During the 19th century racism was constructed as a pseudo-scientific concept by writers such as Arthur Comte de Gobineau, Richard Wagner, Paul de Lagarde, Julius Langbehn, Houston Stewart Chamberlain and others. It was also the basis for antisemitism, which was developed during the same period. Racism and antisemitism did exist of course well before the 19th century, but this period added the pseudo-scientific foundation to the concept, mainly by adding distorted Darwinist and genetic findings.

Gobineau (1816 – 1882) published his foremost book “Essai sur l’inégalité des races humaines” during the years 1853 and 1855. One of his theses was the assertion, that the “white race” was superior to all other races. Mixture with other races would however reduce the quality of the white race and should therefore be sharply rejected.
Richard Wagner (1813 – 1883) and his personal environment (the so called  “Bayreuther Kreis” ) provided a German translation of Gobineau’s book and took care of its dissemination within the German speaking countries. Wagner however added two important aspects to Gobineau’s concept: The first was the contrast between the “Germanic-Aryan race” and the socially declassified “Jewish race” . The second aspect was the suggestion to “redeem” both by the destruction of the later. As a symbolic figure of Ahasver, the Jew condemned to restlessly wandering around, Wagner created the person of Kundry in Parsifal, who dies after having been baptized by Parsifal.

Paul de Lagarde (real name: Paul Bötticher, 1827 – 1891), professor for Oriental Studies, made propaganda for the redemption by a “German Christianity” , the journalist Julius Langbehn (“Rembrandt as an Educator”, 1851 – 1907) by a “German Art”.

The definition of Jews as a harmful anti-race to the noble “German-ness” indicated the transition from Christian Antijudaism to racial Antisemitism. From then on, Jews were not protected any more by converting to Christianity.

At the end of the 19th century the “Supergerman” Houston Stewart Chamberlain (1855 – 1927) provided a temporary finale in terms of ideological racism/antisemitism by publishing his foremost book “Die Grundlagen des 19. Jahrhunderts” (“Foundations of the 19th Century”). Chamberlain descended from a British family of Naval Officers and was raised by his aunt in France. He preferred biological studies in Geneva, Switzerland to a military career and felt strongly attracted by the German language and culture. Since 1885 he lived in a German speaking environment: Dresden, Vienna, Bayreuth. During this period he was increasingly  influenced by the racial and antisemitic theses of Richard Wagner and was informally appointed “Promotor in chief” of the “Bayreuther Kreis” after Wagner’s death in 1883.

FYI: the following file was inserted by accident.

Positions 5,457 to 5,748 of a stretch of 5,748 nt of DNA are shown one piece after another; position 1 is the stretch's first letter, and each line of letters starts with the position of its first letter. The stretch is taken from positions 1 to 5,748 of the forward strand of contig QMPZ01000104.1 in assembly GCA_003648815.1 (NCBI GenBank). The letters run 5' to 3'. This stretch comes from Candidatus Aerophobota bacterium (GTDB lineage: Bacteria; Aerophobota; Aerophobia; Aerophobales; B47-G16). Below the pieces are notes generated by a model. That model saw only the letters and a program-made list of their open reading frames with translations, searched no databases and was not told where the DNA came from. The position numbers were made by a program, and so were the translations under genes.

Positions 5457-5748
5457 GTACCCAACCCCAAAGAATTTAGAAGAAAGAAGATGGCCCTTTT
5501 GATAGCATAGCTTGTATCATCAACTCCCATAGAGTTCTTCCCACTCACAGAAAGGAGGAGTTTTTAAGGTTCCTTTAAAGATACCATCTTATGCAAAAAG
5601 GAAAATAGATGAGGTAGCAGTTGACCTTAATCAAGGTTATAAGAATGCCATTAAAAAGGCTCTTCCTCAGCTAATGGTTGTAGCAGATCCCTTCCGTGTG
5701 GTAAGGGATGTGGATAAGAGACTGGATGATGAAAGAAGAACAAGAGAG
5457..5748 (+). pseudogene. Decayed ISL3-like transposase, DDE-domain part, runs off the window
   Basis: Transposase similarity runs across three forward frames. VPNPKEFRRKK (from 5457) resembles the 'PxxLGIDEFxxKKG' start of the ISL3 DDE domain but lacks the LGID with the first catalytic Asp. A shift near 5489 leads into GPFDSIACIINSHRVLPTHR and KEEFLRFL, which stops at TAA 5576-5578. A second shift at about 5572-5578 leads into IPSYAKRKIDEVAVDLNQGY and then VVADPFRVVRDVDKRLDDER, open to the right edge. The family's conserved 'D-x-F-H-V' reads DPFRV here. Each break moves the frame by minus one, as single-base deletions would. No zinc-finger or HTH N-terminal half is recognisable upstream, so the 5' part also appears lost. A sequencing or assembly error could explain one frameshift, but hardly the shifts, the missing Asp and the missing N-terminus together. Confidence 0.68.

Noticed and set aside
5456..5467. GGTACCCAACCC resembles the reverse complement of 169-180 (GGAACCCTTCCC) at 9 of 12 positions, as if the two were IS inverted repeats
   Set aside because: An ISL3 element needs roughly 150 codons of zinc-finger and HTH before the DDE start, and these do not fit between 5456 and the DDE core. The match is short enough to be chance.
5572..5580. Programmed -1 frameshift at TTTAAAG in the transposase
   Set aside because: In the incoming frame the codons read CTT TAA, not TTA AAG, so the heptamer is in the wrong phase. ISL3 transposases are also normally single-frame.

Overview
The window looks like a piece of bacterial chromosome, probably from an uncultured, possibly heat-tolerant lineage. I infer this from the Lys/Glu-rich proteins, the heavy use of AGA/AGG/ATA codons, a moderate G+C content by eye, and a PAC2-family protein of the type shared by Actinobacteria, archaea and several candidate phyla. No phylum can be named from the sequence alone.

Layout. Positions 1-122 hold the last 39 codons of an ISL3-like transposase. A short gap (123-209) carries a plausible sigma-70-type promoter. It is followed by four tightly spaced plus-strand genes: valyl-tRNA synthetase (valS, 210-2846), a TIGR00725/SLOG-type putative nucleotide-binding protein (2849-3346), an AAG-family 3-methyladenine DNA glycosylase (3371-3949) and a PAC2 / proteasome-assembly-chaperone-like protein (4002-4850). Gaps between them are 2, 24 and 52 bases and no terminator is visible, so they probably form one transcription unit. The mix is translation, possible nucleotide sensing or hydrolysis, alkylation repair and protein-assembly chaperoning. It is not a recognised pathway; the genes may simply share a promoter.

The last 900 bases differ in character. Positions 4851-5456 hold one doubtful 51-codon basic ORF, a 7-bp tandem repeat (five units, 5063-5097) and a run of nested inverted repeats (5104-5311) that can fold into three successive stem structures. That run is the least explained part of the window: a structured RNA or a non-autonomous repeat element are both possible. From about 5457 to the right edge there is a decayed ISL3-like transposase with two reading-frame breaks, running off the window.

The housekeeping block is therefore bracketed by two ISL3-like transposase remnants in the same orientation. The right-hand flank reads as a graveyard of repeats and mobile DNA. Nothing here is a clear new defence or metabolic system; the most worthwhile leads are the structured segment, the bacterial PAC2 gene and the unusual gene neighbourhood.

His book was formally declared a “universal cultural history of Germany”, but under this cover Chamberlain condensed the multiple ideological concepts of Racism and Antisemitism during the 19th century as if under a burning glass. The publication found a strong reception among the German speaking educated classes up to the Emperor Wilhelm II.  In 1923, shortly before Hitler’s failed Munich revolt, the party leader visited the already seriously ill Chamberlain in Bayreuth and made a lasting positive impression on him. Full of enthusiasm Chamberlain dictated a letter, addressed to the “honored and dear Mr. Hitler” . Hitler was described as “the bearer of great hopes” for the German nationality.
Hitler promptly took advantage of the international reputation of the then well known writer and immediately published Chamberlain’s letter. At the same time he requested the ideological succession to the concepts of Wagner and Chamberlain: “The German-Nationalist Racism and Antisemitism”.  

For details see:
Predecessors of the “Foundations……”: P. 25ff.
Influence of the Wagner/Chamberlain ideology on Hitler: P. 253ff.



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